Talmud Torah is Resilient & Strong

By: Natalie Soroka

The week of October 9 was a difficult one at Edmonton Talmud Torah School. The devastation in Israel spread far and wide, and TT families and staff struggled to comprehend and cope.  A lot of planning and coordination took place over the weekend to ensure the safety of our children. TT Society president Noga Vaisblat and principal Darin Johnson, in collaboration with Stacey Leavitt-Wright of Jewish Federation of Edmonton, kept in constant contact and worked tirelessly to keep families informed on school and security matters.

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Monday morning, security protocols were already in place. Edmonton Public Schools provided TT with onsite security, and Jewish Federation of Edmonton, through a grant, provided an additional layer of security through a private security company. Stacey worked tirelessly to advocate for us and provide us with this next level of security. The Edmonton Police Service stepped up to not only provide an onsite police vehicle, but by Friday morning, Staff Sergeant Greg Scott was onsite the entire day providing additional security and comfort to our families. Talmud Torah Society’s Security Committee called out to our families, and a strong contingent of parents committed themselves each morning and

afternoon to patrol the school grounds. Thanks to Doug Kondor, Chair, and his committee, for their efforts on behalf of the Society and its families. That first week, rather than the usual process of waiting outside for the school bell for the start of the day, students immediately entered the school and waited in the hallway for classes to begin. Out of an abundance of caution, all students, including those in the Early Learning Centre, were kept inside the entire week.

As you are well aware, Friday, October 13, 2023 was a particularly emotional and unsettling day for so many around the world, including our families, and many kept their children home. Teachers and staff in both K-6 and the ELC pulled together, supported each other and created a comfortable and fun learning environment for children who did attend. It was a small but mighty group.  In K-6, teachers decided to combine classrooms.  Division 1 (K-6) and Division 2 (4-6) learned together, making for a unique and enjoyable day for all students. Sacha Brodie, ELC Director and Jennie, ELC Lead Educator, worked just as hard rearranging and combining classrooms, and moving educators around based on the reduced number of children.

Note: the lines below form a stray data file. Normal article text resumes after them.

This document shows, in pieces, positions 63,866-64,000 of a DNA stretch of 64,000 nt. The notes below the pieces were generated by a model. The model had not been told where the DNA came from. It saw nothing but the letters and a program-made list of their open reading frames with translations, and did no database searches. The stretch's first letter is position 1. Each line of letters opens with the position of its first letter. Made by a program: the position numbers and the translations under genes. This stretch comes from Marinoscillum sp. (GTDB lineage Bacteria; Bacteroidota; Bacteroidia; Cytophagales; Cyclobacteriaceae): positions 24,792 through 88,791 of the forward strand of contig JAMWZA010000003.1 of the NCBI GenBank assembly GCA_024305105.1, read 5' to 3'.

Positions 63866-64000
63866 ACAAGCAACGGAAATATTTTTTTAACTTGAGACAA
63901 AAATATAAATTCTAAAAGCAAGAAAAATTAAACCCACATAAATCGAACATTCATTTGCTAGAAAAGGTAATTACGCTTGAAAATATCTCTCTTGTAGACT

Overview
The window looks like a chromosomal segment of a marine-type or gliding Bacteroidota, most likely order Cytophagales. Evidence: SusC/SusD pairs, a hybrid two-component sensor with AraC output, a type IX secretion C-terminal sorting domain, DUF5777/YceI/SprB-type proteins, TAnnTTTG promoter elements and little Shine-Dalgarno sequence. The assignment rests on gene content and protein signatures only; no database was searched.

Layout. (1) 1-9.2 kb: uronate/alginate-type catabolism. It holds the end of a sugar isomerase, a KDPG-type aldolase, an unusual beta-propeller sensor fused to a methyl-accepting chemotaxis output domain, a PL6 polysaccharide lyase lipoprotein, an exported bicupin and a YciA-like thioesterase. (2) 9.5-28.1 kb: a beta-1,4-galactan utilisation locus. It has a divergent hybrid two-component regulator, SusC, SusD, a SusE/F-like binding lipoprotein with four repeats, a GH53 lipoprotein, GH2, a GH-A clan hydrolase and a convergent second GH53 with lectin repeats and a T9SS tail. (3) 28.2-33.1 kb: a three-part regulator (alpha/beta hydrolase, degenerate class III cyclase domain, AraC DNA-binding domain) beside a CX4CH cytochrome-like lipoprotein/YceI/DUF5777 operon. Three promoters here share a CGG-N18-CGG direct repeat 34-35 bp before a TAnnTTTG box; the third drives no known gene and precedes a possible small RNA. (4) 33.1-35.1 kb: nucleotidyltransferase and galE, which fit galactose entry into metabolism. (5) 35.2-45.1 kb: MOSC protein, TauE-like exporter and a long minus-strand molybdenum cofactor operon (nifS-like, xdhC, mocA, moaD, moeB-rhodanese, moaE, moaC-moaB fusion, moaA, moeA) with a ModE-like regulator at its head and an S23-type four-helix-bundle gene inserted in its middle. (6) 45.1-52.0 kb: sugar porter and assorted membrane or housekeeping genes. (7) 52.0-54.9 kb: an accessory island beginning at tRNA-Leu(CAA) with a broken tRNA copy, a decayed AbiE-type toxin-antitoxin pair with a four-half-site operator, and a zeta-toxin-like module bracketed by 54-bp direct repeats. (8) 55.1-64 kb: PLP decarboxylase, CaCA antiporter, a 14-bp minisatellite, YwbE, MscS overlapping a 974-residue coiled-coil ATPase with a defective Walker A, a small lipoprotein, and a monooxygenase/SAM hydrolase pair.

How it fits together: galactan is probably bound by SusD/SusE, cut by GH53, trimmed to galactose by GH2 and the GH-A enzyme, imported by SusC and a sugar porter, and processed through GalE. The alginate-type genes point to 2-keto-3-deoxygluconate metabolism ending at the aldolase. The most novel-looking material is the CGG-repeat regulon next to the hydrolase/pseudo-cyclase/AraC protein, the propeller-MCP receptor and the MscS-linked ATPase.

Our K-6 students were involved in some very meaningful art activities. While some cut out doves of peace and wrote messages of hope, others wrote heartfelt words of support and cards to Israeli soldiers. These messages of hope and the cards will be sent on to Israel via the iTalam organization that provides us with our Hebrew and Judaic curriculum. In addition, Division 2 students created a Japanese form of art (Notan) using symbols like a Star of David, Torah, etc., to represent the dark days and the light we hope for.  At another time during the school day, our older students teamed up with younger students for buddy reading in the library. Different grades also had the unique opportunity to experience gym time together, which they loved. During music class Moreh Ben introduced the younger students to the drums and their faces lit up when they realized how many different sounds could be made using their hands. The older students were excited to learn the basics of playing the ukulele.  

Towards the end of the day, everyone gathered in the music room for a school-wide Shabbat

celebration. Moreh Ben played the piano and Moreh Ari accompanied him on the guitar, while the students sang their hearts out to many wonderful Shabbat songs, and songs in Hebrew and English about hope and peace, including Kol Ha’Olam Kulo (The World Is a Very Narrow Bridge). Accompanied by their teachers, their young voices filled the room and hearts of all those present. It was an incredibly heartwarming and special experience.  Partway through, one student commented out loud that he really wished that everyone worldwide could learn to get along and live together.  

Talmud Torah Society’s Education chair, Michelle Huberman, attended and was very moved by the Shabbat service. “I was never so proud of the teachers as they sat among the children, their arms around some of them supporting and singing and making them feel safe and comforted”, she commented.

The start of the next week saw a significant increase in enrollment, with the kids once again getting into a routine, while security remained heightened. Our teachers are always amazing, but they have been rock stars through this challenging time. Along with Principal Johnson, who went above and beyond, TT staff, ELC staff, and Society staff were there for each other and the TT family. Together with our community partners, we remain resilient and strong. Am Yisrael Chai.

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“Having a pluralistic non-denominational school that ensures immersion in Jewish education and Judaic values is fundamental to the future of our community. Talmud Torah has been a pillar of our community for over 100 years. The Society ensures that the foundations of a strong Jewish identity and involvement in the greater Jewish community are in place."
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